In case it had escaped your notice, there's an Ashes series starting in England in July.
Five tests, from July 10 at Trent Bridge, ending at The Oval from August 21-25 and for which, you might have been led to believe, the cricket world will stop to give rapt attention.
Every seat taken for all five fifth days might sound optimistic, but such is the anticipation of what lies ahead as England aim to retain the Ashes.
All of which might yet work to New Zealand's advantage when they start their criminally short two-test rubber at Lord's next Thursday night.
This may sound like grasping at straws, but there's no question New Zealand have been a bit-part player in what is shaping as a bumper English summer.
England will be without Kevin Pietersen, recuperating from a knee injury.
But they need to be on guard having, despite denials by management and captain Alastair Cook, appeared to have taken their opponents more lightly than they should, especially early on, in the series in New Zealand.
New Zealand did enough in the course of that drawn three-test series to suggest they have got it in them to be competitive against England again.
It looks like they'll play the same XI at Lord's, making it four tests in succession with the same group.
Captain Brendon McCullum, who claimed this week New Zealand "deserved" to win the home series, took a different tack on the skinny nature of the tests coming up.
"Our task now is finishing off a five-test series," he said, niftily combining the home and away rubbers.
"I like to think we put them under pressure to show some weaknesses in their line-up.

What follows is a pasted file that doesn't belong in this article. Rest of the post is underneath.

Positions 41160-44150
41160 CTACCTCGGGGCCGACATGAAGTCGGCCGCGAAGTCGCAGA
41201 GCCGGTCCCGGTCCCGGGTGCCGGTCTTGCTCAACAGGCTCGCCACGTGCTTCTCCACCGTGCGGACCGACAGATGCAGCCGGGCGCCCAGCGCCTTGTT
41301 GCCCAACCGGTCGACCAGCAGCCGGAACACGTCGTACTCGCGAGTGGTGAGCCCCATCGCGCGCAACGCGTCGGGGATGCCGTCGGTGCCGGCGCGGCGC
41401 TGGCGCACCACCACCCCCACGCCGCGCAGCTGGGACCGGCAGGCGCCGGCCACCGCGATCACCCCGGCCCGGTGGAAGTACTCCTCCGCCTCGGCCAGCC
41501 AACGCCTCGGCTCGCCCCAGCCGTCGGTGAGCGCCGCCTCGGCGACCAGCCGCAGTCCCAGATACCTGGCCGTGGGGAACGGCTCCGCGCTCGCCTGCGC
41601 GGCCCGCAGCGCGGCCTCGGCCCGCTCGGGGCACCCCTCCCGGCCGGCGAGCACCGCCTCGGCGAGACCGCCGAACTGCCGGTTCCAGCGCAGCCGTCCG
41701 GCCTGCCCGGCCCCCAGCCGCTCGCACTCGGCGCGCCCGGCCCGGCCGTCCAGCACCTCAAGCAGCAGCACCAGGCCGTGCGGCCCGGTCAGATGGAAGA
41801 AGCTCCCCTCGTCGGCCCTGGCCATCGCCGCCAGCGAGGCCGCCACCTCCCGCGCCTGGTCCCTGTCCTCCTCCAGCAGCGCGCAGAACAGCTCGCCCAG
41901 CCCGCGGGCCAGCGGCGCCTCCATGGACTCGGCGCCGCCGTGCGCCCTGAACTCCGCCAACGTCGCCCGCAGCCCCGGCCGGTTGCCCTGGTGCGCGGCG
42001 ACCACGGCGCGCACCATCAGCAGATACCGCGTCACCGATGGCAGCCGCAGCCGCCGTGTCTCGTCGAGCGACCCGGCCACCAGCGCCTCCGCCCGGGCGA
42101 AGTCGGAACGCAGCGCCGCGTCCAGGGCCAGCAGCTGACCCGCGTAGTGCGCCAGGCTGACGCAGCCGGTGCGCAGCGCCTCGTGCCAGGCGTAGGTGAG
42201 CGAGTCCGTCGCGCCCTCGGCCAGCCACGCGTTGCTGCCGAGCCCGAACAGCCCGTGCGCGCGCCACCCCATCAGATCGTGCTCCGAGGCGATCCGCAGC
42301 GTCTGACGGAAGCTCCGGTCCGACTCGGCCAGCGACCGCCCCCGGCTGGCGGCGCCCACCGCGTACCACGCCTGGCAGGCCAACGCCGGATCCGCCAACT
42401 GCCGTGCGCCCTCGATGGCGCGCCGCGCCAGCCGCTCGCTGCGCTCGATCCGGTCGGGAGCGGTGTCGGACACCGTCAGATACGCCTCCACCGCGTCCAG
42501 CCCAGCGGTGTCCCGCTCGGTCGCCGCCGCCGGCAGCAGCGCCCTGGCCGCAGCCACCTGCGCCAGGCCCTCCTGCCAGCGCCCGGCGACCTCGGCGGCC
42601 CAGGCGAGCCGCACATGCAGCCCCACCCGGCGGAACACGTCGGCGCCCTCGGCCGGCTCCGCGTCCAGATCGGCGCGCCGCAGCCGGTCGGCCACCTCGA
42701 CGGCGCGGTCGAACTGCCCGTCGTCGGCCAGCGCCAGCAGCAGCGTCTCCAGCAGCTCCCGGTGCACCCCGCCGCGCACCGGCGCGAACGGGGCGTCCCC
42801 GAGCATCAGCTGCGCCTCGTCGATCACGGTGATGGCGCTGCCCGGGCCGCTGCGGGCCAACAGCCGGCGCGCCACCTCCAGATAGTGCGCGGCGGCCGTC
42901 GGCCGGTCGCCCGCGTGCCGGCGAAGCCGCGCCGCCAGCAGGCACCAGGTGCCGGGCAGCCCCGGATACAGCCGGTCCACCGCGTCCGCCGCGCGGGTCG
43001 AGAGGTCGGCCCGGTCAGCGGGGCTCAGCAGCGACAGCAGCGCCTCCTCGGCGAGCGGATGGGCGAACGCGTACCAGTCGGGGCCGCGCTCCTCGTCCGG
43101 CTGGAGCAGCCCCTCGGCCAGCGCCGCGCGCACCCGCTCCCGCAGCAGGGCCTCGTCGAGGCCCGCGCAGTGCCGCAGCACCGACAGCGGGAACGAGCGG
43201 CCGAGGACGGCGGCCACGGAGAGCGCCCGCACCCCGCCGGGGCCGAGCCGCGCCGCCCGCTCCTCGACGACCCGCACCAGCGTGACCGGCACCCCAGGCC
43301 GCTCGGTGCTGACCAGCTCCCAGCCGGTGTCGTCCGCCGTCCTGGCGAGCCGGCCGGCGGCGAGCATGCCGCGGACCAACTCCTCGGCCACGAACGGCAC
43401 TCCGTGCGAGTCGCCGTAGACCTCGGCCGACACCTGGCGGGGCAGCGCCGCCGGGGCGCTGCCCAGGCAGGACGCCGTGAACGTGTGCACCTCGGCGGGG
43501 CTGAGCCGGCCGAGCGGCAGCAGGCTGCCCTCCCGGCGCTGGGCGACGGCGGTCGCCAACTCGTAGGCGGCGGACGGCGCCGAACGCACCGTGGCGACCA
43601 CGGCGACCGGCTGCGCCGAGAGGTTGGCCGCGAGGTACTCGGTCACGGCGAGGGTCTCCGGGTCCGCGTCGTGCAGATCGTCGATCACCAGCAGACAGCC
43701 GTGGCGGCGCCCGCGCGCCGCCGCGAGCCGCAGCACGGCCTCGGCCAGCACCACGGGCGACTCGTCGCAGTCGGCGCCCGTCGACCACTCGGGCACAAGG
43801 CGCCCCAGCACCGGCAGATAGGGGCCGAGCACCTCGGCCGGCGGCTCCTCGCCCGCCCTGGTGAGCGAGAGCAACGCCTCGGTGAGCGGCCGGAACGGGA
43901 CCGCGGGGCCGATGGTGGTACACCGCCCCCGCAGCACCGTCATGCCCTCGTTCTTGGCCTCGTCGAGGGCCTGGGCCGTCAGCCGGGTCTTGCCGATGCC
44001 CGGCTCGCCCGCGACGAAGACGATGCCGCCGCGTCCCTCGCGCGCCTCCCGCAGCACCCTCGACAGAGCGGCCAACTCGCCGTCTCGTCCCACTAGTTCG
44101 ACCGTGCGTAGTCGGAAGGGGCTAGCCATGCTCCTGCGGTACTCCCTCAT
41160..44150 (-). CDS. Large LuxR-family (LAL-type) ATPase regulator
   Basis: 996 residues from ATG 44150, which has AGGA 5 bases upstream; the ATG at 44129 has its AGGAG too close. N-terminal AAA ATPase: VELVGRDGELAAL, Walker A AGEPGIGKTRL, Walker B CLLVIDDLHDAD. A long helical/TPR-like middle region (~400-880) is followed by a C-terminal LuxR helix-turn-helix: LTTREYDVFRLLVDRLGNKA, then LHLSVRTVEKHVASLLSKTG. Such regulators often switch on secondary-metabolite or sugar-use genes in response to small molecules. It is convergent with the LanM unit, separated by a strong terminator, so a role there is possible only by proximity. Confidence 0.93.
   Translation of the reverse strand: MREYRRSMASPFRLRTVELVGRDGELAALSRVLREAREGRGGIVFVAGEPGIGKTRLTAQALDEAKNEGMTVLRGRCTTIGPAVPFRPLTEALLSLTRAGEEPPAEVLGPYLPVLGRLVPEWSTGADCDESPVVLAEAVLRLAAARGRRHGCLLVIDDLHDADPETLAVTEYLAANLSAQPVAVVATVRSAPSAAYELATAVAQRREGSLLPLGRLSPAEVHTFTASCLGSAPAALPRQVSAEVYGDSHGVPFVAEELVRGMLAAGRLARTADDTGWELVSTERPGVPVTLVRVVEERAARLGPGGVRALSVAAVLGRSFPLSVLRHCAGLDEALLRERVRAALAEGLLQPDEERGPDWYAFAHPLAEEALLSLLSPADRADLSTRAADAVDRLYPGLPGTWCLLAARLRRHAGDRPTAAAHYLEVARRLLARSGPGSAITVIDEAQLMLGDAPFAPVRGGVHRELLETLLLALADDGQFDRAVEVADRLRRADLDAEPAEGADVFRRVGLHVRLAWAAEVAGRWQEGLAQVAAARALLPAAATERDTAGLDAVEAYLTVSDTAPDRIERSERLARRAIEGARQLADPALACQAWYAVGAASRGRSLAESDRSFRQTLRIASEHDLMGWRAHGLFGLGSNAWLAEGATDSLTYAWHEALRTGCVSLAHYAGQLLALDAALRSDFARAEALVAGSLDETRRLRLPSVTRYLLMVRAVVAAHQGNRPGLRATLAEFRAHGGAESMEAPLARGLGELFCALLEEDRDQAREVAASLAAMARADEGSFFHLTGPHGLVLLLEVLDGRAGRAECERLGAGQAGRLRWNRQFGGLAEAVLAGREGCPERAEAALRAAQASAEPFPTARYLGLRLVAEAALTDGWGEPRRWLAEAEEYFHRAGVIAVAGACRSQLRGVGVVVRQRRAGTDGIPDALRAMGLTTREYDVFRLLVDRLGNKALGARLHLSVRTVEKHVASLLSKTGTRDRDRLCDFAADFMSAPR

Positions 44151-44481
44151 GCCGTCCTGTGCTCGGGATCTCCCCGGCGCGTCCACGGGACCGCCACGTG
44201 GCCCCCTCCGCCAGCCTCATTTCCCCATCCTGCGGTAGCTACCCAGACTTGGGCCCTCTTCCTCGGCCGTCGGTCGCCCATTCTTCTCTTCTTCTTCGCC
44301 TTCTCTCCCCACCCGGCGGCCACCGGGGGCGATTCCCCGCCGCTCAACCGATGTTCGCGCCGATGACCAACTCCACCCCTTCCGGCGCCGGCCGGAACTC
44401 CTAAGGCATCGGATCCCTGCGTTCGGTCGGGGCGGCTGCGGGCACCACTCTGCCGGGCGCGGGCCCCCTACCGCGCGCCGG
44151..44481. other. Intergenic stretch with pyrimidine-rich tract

"I'm sure that this series they are going to be even better prepared and more aware of us.
"But at the same time expect us to be better prepared and more aware as well."
Certainly they should fancy their chances, and while it might sound fanciful, if England's eyes are fixed too rigidly on the higher-profile event, they could come unstuck, or at the least be more vulnerable than otherwise.
New Zealand's record at Lord's isn't flash.
One win, in 1999 on the back of Chris Cairns, Geoff Allott, Dion Nash and Dan Vettori's bowling, and Matt Horne's century, against six losses out of 15 matches tells its own story.
The first part of the opening leg of this England tour has gone reasonably well. Winning shouldn't be underestimated, even if Derbyshire weren't particularly strong.
The third seamer rivals, Neil Wagner and Doug Bracewell, took eight and seven wickets respectively - the former showing his readiness to continue his strong work of the home series; the latter doing exactly what the management will have wanted, getting back on the horse at the first available opportunity, having missed the last three tests with a cut foot.
Spinner Bruce Martin has another chance against England Lions to ready himself for Lord's, while Kane Williamson, Dean Brownlie and wicketkeeper BJ Watling were all in the runs.
Of the expected New Zealand team for Lord's, just three players have had a test on the game's most celebrated turf, McCullum, Ross Taylor and Tim Southee.
Nerves may be at play among some of them next Thursday night.
This is one of the red-letter occasions in New Zealand cricket, a test at the home of the game.
You can't doubt they'll be up for the contest. Whether they are good enough in pure cricketing terms is another story.
But perhaps the key question will be whether their hosts are fired to the same degree, bearing in mind what lies ahead for them.
On the agenda
• New Zealand's game against England Lions began in Leicester late last night.
• The first test against England starts at Lord's next Thursday. The second test is at Leeds, starting on May 24.